STEAM Fair draws 1,400 to Behrend’s Junker Center

Three girls experiment with a robotic pen at Penn State Behrend's annual STEAM Fair.

The annual STEAM Fair at Penn State Behrend featured more than 100 hands-on activity stations, where area youth experimented with robots, bottle rockets, plasma balls and other technology.

Credit: Penn State Behrend

ERIE, Pa. — Robots were a big draw at Penn State Behrend’s STEAM Fair on Feb. 26. One stacked cones onto a stick. Another tossed oversized tennis balls to onlookers. Others skirted around the feet of the crowd, which included more than 1,400 attendees.

The annual STEAM Fair features more than 100 hands-on activity stations, each of which focuses on an aspect of science, technology, engineering, art and mathematics learning. The event is coordinated by the Office of Youth Education Outreach at Behrend, with support from Wabtec and WQLN.

Seven-year-old Lucy Miller waited at the ready while a volunteer worked an air pump, priming a bottle rocket. When the rocket was ready, Lucy pulled the string that launched it.


Her father, Nick Miller, a 2012 Behrend graduate, wanted her to experience the thrill of STEM.

“I really want to get her interested in science and technology, because that is what I studied as an engineering major here,” he said. “I want to get her doing fun things in order to see the science and engineering that is behind everyday life.”

Exhibits at the STEAM fair ranged from the distant past — dinosaur skeletons assembled from foam pieces — to the future: more robots.

Other activity stations featured circuit mazes; a wading pool filled with Oobleck, a gooey blend of water and corn starch; and a space show in an inflatable planetarium.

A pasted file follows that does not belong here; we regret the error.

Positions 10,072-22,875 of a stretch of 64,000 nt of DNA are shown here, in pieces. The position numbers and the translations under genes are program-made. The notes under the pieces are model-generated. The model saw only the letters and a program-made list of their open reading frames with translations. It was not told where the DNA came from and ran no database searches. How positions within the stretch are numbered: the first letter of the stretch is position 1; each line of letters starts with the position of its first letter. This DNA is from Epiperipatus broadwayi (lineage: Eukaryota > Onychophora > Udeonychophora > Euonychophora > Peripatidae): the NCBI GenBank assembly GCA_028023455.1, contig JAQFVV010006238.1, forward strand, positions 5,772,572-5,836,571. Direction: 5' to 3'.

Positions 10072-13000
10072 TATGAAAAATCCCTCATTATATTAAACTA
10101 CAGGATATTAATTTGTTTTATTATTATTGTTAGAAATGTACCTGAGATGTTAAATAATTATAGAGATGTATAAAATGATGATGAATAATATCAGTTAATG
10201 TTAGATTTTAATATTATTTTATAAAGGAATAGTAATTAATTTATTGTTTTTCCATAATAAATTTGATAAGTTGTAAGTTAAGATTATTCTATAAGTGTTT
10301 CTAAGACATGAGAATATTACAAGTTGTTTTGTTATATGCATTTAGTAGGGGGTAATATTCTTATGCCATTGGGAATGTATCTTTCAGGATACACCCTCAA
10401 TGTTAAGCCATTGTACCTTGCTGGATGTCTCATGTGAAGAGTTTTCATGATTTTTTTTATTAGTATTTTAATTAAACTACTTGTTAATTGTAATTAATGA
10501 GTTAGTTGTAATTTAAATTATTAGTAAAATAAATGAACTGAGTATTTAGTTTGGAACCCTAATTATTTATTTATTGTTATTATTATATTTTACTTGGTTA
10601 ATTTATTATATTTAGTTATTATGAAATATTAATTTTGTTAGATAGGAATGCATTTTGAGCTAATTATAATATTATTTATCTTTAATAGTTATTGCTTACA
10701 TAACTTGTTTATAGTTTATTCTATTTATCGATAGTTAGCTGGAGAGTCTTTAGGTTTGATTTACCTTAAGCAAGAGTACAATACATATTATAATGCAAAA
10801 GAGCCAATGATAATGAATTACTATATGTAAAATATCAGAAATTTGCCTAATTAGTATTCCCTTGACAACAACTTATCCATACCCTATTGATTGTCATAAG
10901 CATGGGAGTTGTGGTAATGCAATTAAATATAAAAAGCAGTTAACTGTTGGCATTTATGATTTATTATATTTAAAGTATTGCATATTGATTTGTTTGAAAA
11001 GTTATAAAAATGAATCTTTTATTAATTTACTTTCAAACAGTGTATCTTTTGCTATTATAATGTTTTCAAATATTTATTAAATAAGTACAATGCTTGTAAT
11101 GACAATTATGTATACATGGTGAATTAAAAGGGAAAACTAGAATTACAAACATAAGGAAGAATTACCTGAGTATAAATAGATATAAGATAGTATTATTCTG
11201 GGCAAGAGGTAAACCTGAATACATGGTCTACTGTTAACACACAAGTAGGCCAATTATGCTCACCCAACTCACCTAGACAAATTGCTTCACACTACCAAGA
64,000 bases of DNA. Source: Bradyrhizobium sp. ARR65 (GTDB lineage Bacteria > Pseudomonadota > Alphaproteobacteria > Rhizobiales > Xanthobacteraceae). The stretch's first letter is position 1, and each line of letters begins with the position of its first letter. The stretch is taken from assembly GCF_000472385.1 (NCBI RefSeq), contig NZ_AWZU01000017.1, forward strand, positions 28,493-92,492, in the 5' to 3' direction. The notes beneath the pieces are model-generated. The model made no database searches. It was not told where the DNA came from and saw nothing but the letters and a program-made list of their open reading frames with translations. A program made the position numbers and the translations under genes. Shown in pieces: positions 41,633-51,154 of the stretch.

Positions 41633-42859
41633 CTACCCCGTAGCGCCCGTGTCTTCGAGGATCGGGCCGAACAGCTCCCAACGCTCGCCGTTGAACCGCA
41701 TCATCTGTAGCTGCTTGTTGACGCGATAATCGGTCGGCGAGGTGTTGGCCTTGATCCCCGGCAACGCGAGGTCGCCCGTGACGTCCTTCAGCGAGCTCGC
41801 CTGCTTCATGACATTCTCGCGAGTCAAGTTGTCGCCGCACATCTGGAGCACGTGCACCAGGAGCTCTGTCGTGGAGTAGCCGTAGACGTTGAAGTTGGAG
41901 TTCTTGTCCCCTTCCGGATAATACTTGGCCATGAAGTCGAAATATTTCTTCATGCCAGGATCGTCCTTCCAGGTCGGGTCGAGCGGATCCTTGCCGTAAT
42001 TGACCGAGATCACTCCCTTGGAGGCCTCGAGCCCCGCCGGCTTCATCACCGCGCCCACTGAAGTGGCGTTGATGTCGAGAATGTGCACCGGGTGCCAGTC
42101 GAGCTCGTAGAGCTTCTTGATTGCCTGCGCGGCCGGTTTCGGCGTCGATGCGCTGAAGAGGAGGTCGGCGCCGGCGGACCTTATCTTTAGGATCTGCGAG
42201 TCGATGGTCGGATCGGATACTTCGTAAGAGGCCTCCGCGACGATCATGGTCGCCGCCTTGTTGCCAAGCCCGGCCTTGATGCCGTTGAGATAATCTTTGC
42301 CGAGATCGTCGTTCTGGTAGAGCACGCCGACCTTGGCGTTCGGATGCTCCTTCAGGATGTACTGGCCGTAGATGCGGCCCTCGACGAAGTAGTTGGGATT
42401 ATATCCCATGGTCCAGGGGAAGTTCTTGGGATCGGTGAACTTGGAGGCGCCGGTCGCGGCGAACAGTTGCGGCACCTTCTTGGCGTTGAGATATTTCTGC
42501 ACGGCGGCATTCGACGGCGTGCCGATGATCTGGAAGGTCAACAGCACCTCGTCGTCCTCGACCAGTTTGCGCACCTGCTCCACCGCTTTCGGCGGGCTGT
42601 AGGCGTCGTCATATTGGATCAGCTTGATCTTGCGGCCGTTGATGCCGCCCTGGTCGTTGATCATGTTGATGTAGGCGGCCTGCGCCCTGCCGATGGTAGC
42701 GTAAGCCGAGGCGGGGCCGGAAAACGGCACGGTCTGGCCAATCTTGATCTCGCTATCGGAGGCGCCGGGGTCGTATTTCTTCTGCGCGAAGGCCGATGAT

Students from Behrend’s Materials and Manufacturing Group demonstrated the metal-casting process, creating souvenir keychains. Guests chose a design, vacuumed out the molds and watched as volunteers poured the molten tin.

“That was really cool, how they molded the metal,” said Isaiah Dreakford, 8.

Isaiah’s father, Daniel Dreakford, brought his two children to the fair.

“It sounded really interesting, and it was a free family activity, so we thought we’d check it out,” he said. “We’re having a blast.”

The volunteers were having fun, too.

“I love doing this,” said R.J. Carnes, who volunteered at a table for Eriez Magnetics. The company taught children how to turn on a light bulb by touching it to a plasma ball.

“Because you cannot see magnetic fields, we try to show you them,” Carnes said.

Melanie Ford, the director of Youth Education Outreach at Behrend, said the STEAM Fair is an important part of the college’s land-grant mission to give back to the community. The activity tables pique curiosity and allow children to make discoveries about the world and their own interests.

“This is our next generation of kids who will go to college and into the workforce — the next generation of movers and shakers,” she said. “We want to introduce them to new things and help them find their passions. They don’t have to wait until high school. They can start right now.”